denver — A wealthy dentist killed his wife of 34 years withraked in nearly $5 million in insurance proceeds and then told his longtime lover “I killed my fucking wife for you!” a US prosecutor told a jury in opening statements at the trial for murder of the dentist on Wednesday.
The alleged admission occurred during an argument between Lawrence “Larry” Rudolph and his girlfriend, Lori Milliron, at a Phoenix steakhouse after he learned in 2020 that the FBI was investigating the shooting death of his wife Bianca Rudolph in a small cabin in Zambia, the deputy federal prosecutor said. Bishop Grewell said in a Denver courtroom.
“He killed his wife for HER!” Grewell said, pointing to Milliron, who is accused of lying to a grand jury and being an accessory after the fact and is being tried along with Rudolph.
Rudolph, 67, is charged with murder and mail fraud in what prosecutors describe as a premeditated felony. He faces a maximum sentence of life in prison or the death penalty if he is convicted of murder at trial, which is taking place in a Colorado court because the insurance payments were based here.
Rudolph has maintained his innocence. He told Zambian police that his wife died while he was in the bathroom, suggesting that she shot herself while she was trying to pack a shotgun the couple had brought on the trip.
“They have chosen speculation over science. They have chosen fiction over fact,” said Rudolph’s attorney, David Markus, in an equally impassioned opening statement.
Markus argued that the Rudolphs, parents of two, were in a happy marriage in 2016 that over the years had its ups and downs because they had both had extramarital affairs, but that they both continued to go on frequent big-game hunting trips. Bianca Rudolph was aware of her husband’s relationship with Milliron for a long time, she said.
Markus had the couple’s older children appear in court to tell the jury that they were there to support their father, who along with Milliron paid close attention to the opening statements.
Milliron’s attorney, John Dill, told jurors that his client knew nothing about any alleged murders and suggested that she is the victim of leading questions by investigators and the grand jury.
“This is not an adultery trial,” Dill said.
No one witnessed the shotgun blast in the cabin, Dill said.
The shooting happened around 5 a.m. as local guides came and went serving the couple coffee and helping them prepare for the trip back to the US, Markus said.
Within seconds, the guides were inside and found Rudolph in distress and shock, Markus said. With support staff coming and going that morning, the cabin doors open and the shutters up, Rudolph wouldn’t have had time to get away with shooting his wife, Markus argued.
Showing a photo of the cabin (blood splattered on the floor, Bianca’s body covered by a white blanket with black stripes, a 12-gauge Browning shotgun in a nearby soft case), Markus argued that Bianca accidentally dropped the gun, which triggered the fatal shot to the heart, while hastily packing for the trip while Larry Rudolph was in the bathroom.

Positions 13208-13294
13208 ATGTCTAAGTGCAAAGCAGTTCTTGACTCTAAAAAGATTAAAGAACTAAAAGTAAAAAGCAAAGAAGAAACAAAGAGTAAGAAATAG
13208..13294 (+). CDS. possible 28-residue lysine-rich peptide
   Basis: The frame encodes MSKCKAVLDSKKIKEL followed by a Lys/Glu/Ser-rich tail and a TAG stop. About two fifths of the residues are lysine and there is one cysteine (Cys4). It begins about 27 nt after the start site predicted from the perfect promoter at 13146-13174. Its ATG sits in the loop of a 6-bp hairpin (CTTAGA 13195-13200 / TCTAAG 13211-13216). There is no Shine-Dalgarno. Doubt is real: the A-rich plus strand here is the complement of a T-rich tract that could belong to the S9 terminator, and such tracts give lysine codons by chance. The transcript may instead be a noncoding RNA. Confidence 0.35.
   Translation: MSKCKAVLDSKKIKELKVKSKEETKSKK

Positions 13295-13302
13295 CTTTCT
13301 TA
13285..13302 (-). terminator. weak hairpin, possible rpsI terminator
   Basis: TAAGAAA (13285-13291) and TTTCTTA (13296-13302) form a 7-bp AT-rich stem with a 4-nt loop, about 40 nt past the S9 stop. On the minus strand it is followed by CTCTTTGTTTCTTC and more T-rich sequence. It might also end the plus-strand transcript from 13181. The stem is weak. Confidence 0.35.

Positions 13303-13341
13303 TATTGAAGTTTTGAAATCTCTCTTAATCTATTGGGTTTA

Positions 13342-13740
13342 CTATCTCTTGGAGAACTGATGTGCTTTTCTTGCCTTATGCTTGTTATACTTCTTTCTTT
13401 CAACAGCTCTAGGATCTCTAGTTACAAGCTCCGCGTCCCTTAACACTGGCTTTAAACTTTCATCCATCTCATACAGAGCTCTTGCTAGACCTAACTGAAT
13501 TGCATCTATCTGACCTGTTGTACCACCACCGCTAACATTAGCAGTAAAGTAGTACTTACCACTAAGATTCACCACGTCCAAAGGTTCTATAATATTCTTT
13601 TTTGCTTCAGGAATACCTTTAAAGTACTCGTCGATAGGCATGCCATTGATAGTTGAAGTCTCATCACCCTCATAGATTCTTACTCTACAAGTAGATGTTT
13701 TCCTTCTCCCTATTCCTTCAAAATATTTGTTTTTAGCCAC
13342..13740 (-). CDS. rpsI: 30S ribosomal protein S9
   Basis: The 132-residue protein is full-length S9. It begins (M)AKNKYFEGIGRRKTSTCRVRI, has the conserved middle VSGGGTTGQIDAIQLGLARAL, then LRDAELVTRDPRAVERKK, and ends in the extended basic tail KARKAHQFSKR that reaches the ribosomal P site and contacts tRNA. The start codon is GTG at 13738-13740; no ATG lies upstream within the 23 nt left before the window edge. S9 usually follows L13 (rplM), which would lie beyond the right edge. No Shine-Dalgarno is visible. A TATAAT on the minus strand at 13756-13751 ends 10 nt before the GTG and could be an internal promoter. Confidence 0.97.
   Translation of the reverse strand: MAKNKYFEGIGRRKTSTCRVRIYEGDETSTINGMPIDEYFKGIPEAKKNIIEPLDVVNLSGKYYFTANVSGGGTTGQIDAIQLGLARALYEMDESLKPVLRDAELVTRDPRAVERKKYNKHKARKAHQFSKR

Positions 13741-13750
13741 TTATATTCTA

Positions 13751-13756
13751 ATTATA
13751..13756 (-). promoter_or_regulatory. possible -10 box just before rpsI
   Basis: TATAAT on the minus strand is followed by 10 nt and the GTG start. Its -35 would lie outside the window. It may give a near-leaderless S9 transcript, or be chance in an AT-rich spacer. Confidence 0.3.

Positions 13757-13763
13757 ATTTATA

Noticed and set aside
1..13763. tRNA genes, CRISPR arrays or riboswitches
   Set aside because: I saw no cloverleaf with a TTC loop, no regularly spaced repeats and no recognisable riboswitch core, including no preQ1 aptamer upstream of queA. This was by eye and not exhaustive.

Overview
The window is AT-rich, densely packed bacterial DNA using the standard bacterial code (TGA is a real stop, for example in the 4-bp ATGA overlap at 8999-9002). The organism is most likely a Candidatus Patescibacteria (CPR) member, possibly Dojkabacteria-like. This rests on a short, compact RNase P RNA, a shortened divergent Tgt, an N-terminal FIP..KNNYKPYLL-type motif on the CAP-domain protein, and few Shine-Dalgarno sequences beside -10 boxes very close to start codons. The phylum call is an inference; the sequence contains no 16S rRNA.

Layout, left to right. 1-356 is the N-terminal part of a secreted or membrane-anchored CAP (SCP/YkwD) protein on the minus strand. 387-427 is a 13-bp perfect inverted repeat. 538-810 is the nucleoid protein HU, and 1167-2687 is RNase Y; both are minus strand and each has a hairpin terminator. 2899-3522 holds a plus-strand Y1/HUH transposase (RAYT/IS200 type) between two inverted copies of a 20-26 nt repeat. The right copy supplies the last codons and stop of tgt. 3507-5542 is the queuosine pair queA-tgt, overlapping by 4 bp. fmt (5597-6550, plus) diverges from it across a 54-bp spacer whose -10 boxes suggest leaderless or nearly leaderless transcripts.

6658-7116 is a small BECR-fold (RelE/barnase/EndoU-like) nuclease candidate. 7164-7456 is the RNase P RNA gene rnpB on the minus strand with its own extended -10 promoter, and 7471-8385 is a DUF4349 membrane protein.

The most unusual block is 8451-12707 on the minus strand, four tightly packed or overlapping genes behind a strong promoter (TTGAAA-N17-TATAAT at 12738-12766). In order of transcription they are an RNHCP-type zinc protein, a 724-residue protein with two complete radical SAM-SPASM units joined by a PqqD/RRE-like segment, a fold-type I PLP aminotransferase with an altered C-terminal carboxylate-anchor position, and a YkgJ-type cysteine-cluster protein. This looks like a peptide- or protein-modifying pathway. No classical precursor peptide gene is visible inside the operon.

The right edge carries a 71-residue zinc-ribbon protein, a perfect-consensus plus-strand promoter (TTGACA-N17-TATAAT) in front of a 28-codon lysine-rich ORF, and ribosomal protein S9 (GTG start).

Authorities in Zambia determined two days after the Oct. 11, 2016, shooting that it was accidental, Markus said. Investigators from insurers who later paid out $4.8 million came to the same conclusion.
Prosecutors counter that evidence shows his injuries came from a gunshot from 2 to 3.5 feet away.
The government will prove that Rudolph, who amassed a small fortune with a Pennsylvania dental franchise, killed Bianca after receiving an ultimatum from Milliron, a former hygienist and office manager, that he divorce his wife, Grewell said.
Federal prosecutors, citing a US consular officer and others in Zambia, say Rudolph wasbefore come back to home. A friend of Bianca’s also told the FBI that she was suspicious because Bianca was a devout Catholic that she would have opposed the practice.
But Markus showed jurors a copy of what he said was Bianca’s will stating that she wanted to be cremated in the event of her death.
Markus argued that Rudolph had no financial motive for the murder. His net worth was over $15 million at the time; insurance proceeds went into a trust for his children; and a prenuptial agreement with Bianca specified that she would receive $2 million in the event of a divorce, he said.
Rudolph plans to testify during the three-week trial, Markus said.
Markus also told the jury that the witness misunderstood Rudolph’s alleged guilty plea at the Phoenix restaurant. He claimed that what his client actually said was, “They say I killed my p*** wife for you,” Markus said.
“If that’s what this case hinges on, I can’t believe we’re going to be here for three weeks,” Markus said.
The case has drawn attention from Zambia to Pennsylvania to Arizona, where the Rudolphs, and later Rudolph and Milliron, established a comfortable residence in the Phoenix-area enclave of Paradise Valley.
Rudolph had built a small fortune as a dentist and later the owner of a sedation dentistry franchise in the Pittsburgh area. He was a familiar fixture on local television, advertising his services. He met Bianca at the University of Pittsburgh, where he studied dentistry, and they married in 1982.
The couple frequently traveled abroad and had traveled to Kafue National Park in 2016 so that Bianca could fulfill her wish of bagging a leopard.